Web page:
Teacher Kristen Henningfeld, center, of Elk Mound, Wis., protests on the steps of the state Capitol in Madison, Wis., Saturday, Feb. 26, 2011. Protests to the governor's bill to eliminate collective bargaining rights for many state workers are in their 12th day. (AP Photo/Andy Manis) (AP)

Are people finally supporting the labor struggle?

Two weeks ago, the world decried my husband and his fellow teachers. Now, I sense the mood shifting

Heidi Herron
February 28, 2011 11:01PM (UTC)

Has the tide of public sentiment in Wisconsin reached a turning point?

Yesterday, we loaded up the kids and drove over to Kilkarney Golf Course in River Falls, Wis. We joined hundreds of protesters whose cars lined the road for well over a mile. We would have drawn a much bigger crowd if it had been warmer than 10 degrees. We greeted Republican lawmakers with signs and chants as they came to dine together. Gov. Walker and Republican Sen. Sheila Harsdorf -- who is growing shaky about her vote -- were scheduled to arrive. They never showed. I don't blame them -- that would have played out horribly on the news. 


The impeccably dressed lawmakers drove very nice cars. Their flashy Cadillac SUVs and Lexuses drew jeers from the protesters. About a dozen other cars arrived carrying teenage or 20-something drivers who were presumably there to serve the large group of politicians. One lawmaker was furious about having to maneuver her car around folks to get into the driveway. When she was safely by, she pulled up a sticker from her lap that read "Scott Walker." The crowd booed her loudly and began chanting "Hey, hey, ho, ho, Scott Walker's got to go!" 

An ex-sheriff showed up and tried to intimidate the crowd. This man was in his late 50s, overweight, hair slicked back and outfitted in a too-tight-fitting ranger-looking suit. He walked up and down the road filming every single protester.

He announced, "It's a free country for now!" and smirked while recording "evidence."  He seemed like a Walker crony. It was very creepy and his presence ignited the crowd. One man yelled very loudly, "You don't intimidate us!  Take notes!  You are only adding to your enemy list!" 


The sheriff froze for several seconds, and stared the man down. I thought a fight might erupt but the sheriff just smirked. He stopped filming after that.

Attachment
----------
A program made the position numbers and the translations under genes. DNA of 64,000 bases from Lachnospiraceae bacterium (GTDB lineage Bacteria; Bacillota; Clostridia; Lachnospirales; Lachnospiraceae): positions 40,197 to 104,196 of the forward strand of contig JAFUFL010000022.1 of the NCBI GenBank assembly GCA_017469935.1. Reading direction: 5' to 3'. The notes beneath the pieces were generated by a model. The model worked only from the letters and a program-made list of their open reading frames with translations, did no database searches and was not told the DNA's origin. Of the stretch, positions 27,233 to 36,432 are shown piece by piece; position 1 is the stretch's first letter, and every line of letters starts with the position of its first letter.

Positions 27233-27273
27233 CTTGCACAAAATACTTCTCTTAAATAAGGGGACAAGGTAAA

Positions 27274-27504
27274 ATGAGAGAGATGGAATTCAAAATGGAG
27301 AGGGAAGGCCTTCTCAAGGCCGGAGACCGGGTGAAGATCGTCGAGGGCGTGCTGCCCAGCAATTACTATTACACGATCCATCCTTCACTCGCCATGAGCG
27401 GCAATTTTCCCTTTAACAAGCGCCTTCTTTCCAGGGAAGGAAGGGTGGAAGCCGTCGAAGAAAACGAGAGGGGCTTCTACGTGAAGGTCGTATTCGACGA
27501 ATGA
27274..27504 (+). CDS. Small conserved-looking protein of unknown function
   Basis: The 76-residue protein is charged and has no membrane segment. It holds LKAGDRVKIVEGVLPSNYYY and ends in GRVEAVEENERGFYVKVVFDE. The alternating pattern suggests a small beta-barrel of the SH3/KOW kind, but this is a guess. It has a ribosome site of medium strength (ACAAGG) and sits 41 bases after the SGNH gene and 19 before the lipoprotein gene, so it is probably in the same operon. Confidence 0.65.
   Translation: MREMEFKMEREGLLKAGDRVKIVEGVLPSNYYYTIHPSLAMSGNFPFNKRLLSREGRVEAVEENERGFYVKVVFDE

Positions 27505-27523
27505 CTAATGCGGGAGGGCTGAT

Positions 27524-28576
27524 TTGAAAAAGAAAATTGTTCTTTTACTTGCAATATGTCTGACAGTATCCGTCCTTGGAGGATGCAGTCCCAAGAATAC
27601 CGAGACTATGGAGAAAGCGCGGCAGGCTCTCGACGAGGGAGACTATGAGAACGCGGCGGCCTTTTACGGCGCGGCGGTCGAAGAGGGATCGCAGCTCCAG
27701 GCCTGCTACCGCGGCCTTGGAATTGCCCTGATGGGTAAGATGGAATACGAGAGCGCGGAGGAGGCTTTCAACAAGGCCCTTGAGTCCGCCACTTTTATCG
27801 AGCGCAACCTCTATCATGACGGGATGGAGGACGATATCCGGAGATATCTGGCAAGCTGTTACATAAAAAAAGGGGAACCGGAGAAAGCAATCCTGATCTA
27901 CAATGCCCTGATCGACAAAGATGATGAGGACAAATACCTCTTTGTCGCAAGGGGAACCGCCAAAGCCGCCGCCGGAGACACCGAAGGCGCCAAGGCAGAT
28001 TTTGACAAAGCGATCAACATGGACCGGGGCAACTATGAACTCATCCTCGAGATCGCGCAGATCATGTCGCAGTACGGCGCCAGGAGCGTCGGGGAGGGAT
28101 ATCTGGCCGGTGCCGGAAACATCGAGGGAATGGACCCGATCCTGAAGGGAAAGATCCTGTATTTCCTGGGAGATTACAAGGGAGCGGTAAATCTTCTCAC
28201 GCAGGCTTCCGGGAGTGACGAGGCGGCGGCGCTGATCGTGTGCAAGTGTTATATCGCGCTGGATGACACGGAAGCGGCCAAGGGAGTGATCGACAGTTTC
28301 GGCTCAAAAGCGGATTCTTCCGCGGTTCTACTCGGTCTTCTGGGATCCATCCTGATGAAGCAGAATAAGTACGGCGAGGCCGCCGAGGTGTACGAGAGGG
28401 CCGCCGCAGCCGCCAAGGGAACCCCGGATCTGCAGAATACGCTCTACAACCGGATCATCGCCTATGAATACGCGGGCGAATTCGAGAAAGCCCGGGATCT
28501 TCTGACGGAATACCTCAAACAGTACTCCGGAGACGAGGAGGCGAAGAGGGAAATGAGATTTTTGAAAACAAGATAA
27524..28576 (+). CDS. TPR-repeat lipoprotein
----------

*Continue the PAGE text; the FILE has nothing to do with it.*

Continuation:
Later, I was standing by our running car while the boys were warming up inside. I holding my sign "Stand by workers, not by party" when a young man flipped me off as he drove on by. I'm not sure if he was a governmental aid or a golf course employee.  Anyway, a local police officer immediately stopped him when he gave the middle finger to some other folks. The cop pounded on the hood of his car and promptly ticketed him to the cheers of the crowd. The police were clearly on our side. A local group of firefighters were also protesting with us. It felt like a true community had come together.

Four hours south of us, the capital building was set to close at 4 p.m. in accordance with a new Republican rule. The rule was ignored. "A decision has been made to do what they've been doing all week long, and that is to do everything to keep things peaceful and keep people safe," said Peg Schmidt, spokeswoman for the police command in the capital. "There's not going to be any forcible removal." This was a huge turning point for the people's movement in Wisconsin. The rules of Walker are not being carried out.


In fact, religious leaders of many different faiths added their voices. "I think that this action tonight is silencing the people's voice," said Rabbi Renee Bauer, of the Interfaith Coalition for Worker Justice of South-Central Wisconsin. "Silencing the minority, or the people with less power, is a real moral problem. This feels like it's about shutting down the peaceful demonstration one step at a time." Firefighters and nurses also pledged to stay at the capital. Nonviolent training sessions were conducted in order to train the crowd to ensure peace is maintained. One tactic instructed falling "limp" when being carried from the building. The protesters never had to use this tactic as over 600 people were allowed to stay overnight without incident. 

Two weeks ago, public workers -- teachers, in particular -- were openly demonized as greedy hoarders. Protesters suffered heckling and angry yells. Every local article online about the topic garnered at least five comments, usually all negative. Now, I haven't heard any anger from the public. There still is quite a bit out there, but folks are canning it. Leaders from school boards to firefighters and religious leaders have voiced disgust with the bill. School employees and school boards are not waiting for the bill to be passed. They are taking the initiative to engage in collective bargaining, following the guidelines that Walker has called for in his bill. This should eliminate the need to strip workers of their bargaining rights. But it won't stop Scott Walker. Nothing will, except us.  

Heidi Herron

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